Ruts DC take the stage of Reading's SUB89 to a Reggae version of "Love Will Tear Us Apart" and launch into "Faces In The Sky" from the excellent new album "CounterCulture?" It's a slow-burning paranoid number with a throbbing undertow and a snaking Middle-Eastern guitar riff. A brilliant start to a blistering set from Ruts DC as they continued on part two of their "CounterCulture?/Faces In The Sky" U.K. tour. The band are looking very cool, Dave Ruffy in particular is looking in great shape. Then there's Segs in fedora and shades underpining everything with his superb bass playing and excellent voice. Guitarist Leigh Heggarty in black and white polka dot shirt, waistcoat, trilby and round shades is every inch the guitar hero and there's a great chemistry and interplay between the three of them. Next up it's "S.U.S.", "You're Just A..." and "It Was Cold", a triple hit of tracks from their classic album "The Crack" and you realise, probably a little sadly, that the topics The Ruts tackled at the time of recording the album are unfortunately, still all too prevalent today. Certainly, "S.U.S." seems as relevant now as it did 40 years ago and of course "Jah War" too and the haunting line "when the truncheon came down and knocked him to the ground" could be a line from the brand new record.
Dave Ruffy jokingly comments after "No Time To Kill" from 1981's "Animal Now" that when they wrote the song they thought it would end all war and they thought Rock Against Racism would end racism. Sadly, some forty years later nothing much has changed but Ruts DC certainly haven't given up on trying and their protest songs that are packed full of social conscience are needed now more than ever. The new album "CounterCulture?" is probably more musically diverse and adds more Reggae and Dub elements to the intense sonic attack of the last album "Music Must Destroy" and this mix of new material perfectly complements the old classics so that the set-list is a seamless non-stop delight of musical gems one after another. I was really pleased they included "Poison Games", one of my favourites from the new album and "Kill The Pain" in particular is a masterclass in anthemic songwriting. Segs and Leigh swapped instruments for a rare run through of "Despondency" from "Animal Now", Leigh proving that he's a pretty damn good bassist too.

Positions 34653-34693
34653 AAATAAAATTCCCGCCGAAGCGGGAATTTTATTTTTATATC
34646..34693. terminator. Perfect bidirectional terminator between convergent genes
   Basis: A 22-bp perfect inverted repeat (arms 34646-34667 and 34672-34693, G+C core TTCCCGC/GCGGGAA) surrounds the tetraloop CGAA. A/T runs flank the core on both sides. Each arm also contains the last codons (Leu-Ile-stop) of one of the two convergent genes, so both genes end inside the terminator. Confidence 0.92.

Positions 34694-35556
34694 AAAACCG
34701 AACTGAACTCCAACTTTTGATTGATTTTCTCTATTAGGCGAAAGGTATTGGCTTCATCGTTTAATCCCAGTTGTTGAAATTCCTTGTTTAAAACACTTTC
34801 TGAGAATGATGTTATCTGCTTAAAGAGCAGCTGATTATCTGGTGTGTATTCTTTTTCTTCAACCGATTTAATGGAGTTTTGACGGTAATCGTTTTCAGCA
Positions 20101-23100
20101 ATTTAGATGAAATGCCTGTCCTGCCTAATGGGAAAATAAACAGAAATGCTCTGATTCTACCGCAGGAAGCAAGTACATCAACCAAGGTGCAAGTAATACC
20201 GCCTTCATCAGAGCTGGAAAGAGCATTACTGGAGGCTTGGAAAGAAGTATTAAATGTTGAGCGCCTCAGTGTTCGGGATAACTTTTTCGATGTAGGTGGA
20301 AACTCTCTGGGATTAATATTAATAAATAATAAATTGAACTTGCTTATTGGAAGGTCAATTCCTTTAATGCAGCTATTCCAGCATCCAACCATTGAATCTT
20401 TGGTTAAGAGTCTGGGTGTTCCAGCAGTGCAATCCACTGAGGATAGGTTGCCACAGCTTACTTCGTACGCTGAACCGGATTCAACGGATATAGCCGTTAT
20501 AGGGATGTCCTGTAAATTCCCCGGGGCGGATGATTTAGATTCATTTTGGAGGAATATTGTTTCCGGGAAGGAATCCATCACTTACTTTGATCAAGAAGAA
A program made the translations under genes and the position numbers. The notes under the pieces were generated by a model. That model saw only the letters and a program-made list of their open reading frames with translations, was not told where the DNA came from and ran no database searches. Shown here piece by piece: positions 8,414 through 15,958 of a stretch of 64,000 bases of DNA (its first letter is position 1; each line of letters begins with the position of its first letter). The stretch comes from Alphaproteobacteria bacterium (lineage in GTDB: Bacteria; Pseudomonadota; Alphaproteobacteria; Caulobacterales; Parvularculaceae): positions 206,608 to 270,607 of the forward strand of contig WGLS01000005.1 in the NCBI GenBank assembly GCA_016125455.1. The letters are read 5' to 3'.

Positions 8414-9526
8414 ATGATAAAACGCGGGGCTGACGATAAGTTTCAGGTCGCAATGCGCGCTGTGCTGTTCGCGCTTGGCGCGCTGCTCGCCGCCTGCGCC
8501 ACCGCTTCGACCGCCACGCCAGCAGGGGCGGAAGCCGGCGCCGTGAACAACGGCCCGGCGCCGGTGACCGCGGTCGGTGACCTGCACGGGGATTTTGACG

Of course, I've waxed lyrical many times in these pages of how impressive I think Leigh's guitar work is - not just in replicating Paul Fox's iconic sound on the older nunbers but in the way he's stamped his own identity on the current Ruts DC. I noted a nifty bit of Wilko Johnson style simultaneous rhythm and lead riffing on "Jah War" that was pretty special. The great thing about live music is that it's sometimes the unexpected and out of the blue moments that really hit you and tonight it's "Pretty Lunatics", the low key campfire singalong from the new album. Kind of like The Soundtrack of Our Lives "The Passover" or Pixies "Where Is My Mind?" which on record might seem pleasant and unassuming songs but become transformed into mightily effective and emotional crowd favourites when played live. Of course, we do get the run of classic Ruts singles "Babylon's Burning", "Staring At The Rude Boys", "Something That I Said" and "West One (Shine On Me)" which go down a storm with the adoring crowd as you would expect, but it's the strenght of the new material that really impresses. Certainly, Ruts DC are going from strength to strength and are as vital and relevant today as they have ever been.
Don't forget our two special Retrosonic Podcast specials with Leigh Heggarty are still available, always a thoroughly entertaining guest, you can listen/stream download from Spotify or our Soundcloud archive here. For more information on Ruts DC and how to order "CounterCulture?" please check out their official web-site here. Before the show, Leigh introduced me to Roland Link author of the definitive story of The Ruts and Ruts DC "Love In Vain" which is a must-have for any Ruts fan - check it out here if you haven't already got a copy. You can hear Dennis Lyxzén from The (International) Noise Conspiracy and Refused on his new Wingmen style 'supergroup' Fake Names (which features members of Minor Threat, Bad Religion and Fugazi) talking about the impact that The Ruts had on their new band and the 80's Washington DC Hardcore Punk scene in our recent Retrosonic Podcast here. You can see more videos from the show by subscribing to our Retromanblog65 YouTube channel here
It was great to see TV Smith again too - I enjoyed his set with a full band supporting the original line-up of The Damned at Hammersmith Apollo but now he's back solo, just him and his acoustic guitar opening up on a few few dates during the tour. It was a great set that included the best of his solo career including "Expensive Being Poor", "Generation Y", "Immortal Rich" and one of my personal favourites, "You Saved My Life Then Ruined It" and included some promising new songs, with one in particular going down well called "One Minute To Midnight". Despite the quailty of the solo material, inevitably it's The Adverts classics that get the best reaction and the timeless appeal of "Gary Gilmore's Eyes", "One Chord Wonders", "Safety In Numbers" and "No Time To Be 21" prove what an underated band The Adverts were. Like Ruts DC, TV Smith's politically charged protest songs are needed now more than ever and it's refreshing and inspiring to know that the fire still burns bright in both. You can listen to our Retrosonic Podcast special with TV Smith in our archive here.
You can see more videos from the show by subscribing to our Retromanblog65 YouTube channel here.
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